• Configuring Ivo as a "RemoteApp"
  • Accessing other organisation data from the Azure server

A last, unsupported option, is to store the Ivo data file on an Azure "Files" drive.  This can be a less expensive option, but has a few negatives -

  • It is highly dependent on the speed and quality of the user's internet connection. We have two clients currently using this method - one works quite well, the other somewhat poorly. Therefore, as stated, we do not support this method - in so far as there are a number of particular issues that may occur in this configuration which we cannot resolve because they are associated with the quality of the internet connection and so the only resolution is to improve that connection.  The only option when these issues occur is for all staff to close Ivo and then restart it.  It is important to note however that the normal support for Ivo stays the same.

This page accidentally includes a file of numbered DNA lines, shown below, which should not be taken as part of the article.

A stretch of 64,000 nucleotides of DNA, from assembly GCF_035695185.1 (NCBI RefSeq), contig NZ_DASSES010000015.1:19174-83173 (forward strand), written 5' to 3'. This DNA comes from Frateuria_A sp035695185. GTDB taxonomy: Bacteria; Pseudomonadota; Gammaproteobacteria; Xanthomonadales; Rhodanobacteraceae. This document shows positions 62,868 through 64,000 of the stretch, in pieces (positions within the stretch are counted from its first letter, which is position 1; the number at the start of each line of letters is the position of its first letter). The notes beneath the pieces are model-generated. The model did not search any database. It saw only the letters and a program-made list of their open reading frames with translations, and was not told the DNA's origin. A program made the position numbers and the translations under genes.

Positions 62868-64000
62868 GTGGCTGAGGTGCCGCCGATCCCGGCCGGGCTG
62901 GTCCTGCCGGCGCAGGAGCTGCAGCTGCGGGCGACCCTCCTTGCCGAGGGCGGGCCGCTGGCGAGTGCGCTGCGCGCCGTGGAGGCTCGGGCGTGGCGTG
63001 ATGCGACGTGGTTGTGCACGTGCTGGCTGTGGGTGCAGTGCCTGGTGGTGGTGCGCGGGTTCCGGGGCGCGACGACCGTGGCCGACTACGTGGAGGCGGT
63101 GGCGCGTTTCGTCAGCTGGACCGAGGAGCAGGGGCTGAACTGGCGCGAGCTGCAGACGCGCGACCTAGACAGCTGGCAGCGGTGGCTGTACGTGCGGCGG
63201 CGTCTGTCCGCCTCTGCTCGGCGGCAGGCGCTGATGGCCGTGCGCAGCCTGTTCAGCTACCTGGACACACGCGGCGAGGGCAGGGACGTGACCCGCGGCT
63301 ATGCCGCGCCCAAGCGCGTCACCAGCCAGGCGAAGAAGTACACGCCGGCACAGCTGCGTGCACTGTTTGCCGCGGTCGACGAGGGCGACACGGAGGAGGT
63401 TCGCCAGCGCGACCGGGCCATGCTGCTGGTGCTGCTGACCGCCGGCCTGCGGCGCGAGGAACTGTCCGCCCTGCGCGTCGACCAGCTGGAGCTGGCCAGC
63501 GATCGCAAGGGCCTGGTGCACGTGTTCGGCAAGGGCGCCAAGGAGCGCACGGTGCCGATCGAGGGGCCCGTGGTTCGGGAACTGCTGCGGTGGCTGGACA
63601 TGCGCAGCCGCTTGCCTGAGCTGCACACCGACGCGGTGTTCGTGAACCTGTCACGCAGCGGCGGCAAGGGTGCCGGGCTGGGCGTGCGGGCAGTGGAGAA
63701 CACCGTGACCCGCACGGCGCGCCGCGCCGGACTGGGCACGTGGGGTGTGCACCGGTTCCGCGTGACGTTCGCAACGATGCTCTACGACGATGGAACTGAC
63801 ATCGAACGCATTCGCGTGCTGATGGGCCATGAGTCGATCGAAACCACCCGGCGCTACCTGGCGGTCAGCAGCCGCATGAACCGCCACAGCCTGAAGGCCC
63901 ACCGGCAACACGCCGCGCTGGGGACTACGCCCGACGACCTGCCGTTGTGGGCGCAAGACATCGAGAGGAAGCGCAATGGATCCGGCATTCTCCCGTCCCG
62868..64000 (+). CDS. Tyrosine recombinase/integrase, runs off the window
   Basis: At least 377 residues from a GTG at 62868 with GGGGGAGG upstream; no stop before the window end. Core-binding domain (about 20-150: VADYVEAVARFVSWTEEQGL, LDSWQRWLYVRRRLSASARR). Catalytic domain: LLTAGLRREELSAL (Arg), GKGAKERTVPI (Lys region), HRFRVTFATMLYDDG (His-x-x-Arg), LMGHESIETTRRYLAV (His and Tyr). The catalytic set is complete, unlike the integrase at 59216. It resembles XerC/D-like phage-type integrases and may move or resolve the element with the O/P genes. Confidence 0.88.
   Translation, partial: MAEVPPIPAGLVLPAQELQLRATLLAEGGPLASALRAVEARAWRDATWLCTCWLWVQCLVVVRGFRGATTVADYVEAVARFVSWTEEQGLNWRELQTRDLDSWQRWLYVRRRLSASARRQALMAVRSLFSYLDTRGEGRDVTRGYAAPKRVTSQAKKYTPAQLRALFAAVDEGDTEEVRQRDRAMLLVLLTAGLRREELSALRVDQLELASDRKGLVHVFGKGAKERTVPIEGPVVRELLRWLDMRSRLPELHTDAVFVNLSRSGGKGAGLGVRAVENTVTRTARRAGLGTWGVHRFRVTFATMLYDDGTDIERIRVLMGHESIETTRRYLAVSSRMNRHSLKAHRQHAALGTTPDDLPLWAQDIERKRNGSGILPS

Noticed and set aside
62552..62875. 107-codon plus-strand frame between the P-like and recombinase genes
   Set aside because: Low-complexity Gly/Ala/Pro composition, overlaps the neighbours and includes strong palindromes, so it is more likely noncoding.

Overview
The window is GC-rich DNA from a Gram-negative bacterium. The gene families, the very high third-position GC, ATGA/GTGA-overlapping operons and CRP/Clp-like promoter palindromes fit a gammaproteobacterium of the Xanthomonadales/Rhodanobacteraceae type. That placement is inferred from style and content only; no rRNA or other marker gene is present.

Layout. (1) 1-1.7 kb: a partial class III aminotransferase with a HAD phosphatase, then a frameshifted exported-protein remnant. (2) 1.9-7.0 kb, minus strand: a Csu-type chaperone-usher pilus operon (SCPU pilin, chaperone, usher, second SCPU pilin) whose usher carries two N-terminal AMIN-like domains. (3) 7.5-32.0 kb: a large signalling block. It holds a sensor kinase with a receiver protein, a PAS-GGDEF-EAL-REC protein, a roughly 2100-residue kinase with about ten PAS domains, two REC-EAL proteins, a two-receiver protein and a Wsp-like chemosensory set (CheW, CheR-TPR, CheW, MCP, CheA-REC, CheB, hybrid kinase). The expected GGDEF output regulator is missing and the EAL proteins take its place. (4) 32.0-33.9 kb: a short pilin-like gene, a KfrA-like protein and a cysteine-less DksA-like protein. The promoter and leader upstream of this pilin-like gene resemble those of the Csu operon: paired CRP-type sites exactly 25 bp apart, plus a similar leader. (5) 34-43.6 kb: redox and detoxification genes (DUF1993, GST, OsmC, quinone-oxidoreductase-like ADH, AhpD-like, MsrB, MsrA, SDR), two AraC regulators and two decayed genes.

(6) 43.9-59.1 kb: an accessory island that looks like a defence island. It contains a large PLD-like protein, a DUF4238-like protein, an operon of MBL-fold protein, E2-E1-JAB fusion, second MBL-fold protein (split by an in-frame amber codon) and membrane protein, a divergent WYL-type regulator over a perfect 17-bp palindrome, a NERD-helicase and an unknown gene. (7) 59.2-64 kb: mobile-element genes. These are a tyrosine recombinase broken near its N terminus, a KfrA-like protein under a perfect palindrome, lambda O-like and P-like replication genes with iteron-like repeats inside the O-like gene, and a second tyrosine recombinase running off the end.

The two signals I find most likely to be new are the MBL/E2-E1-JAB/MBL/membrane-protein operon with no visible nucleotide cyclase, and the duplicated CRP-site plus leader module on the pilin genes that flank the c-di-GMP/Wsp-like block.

• It still requires the Ivo software to be installed on individual staff computers, negating much of the benefit of moving to the cloud.
  • An additional consideration during the coronavirus stampede to remote working is the increased congestion on the internet, which the Azure Files option will likely be significantly affected by, further slowing the performance of Ivo in this configuration.

Disadvantages of "Cloud" computing

  1. The primary disadvantage that we identify is that you don't own the hardware, and the hardware and associated services exist only as long as the provider exists, or chooses to provide the services.  There have been notable examples of both Microsoft and Google shutting down services.  At such times, you then have to find alternative solutions.  However, it is highly unlikely that such a scenario will affect Microsoft's Azure services as it is now a well established and popular platform.
  2. It is reliant on an internet connection, and is therefore affected by the various vagaries of internet connections (availability, speed, reliability, congestion, consistency etc).  When your internet is 'down', you are not able to access any internet-based services.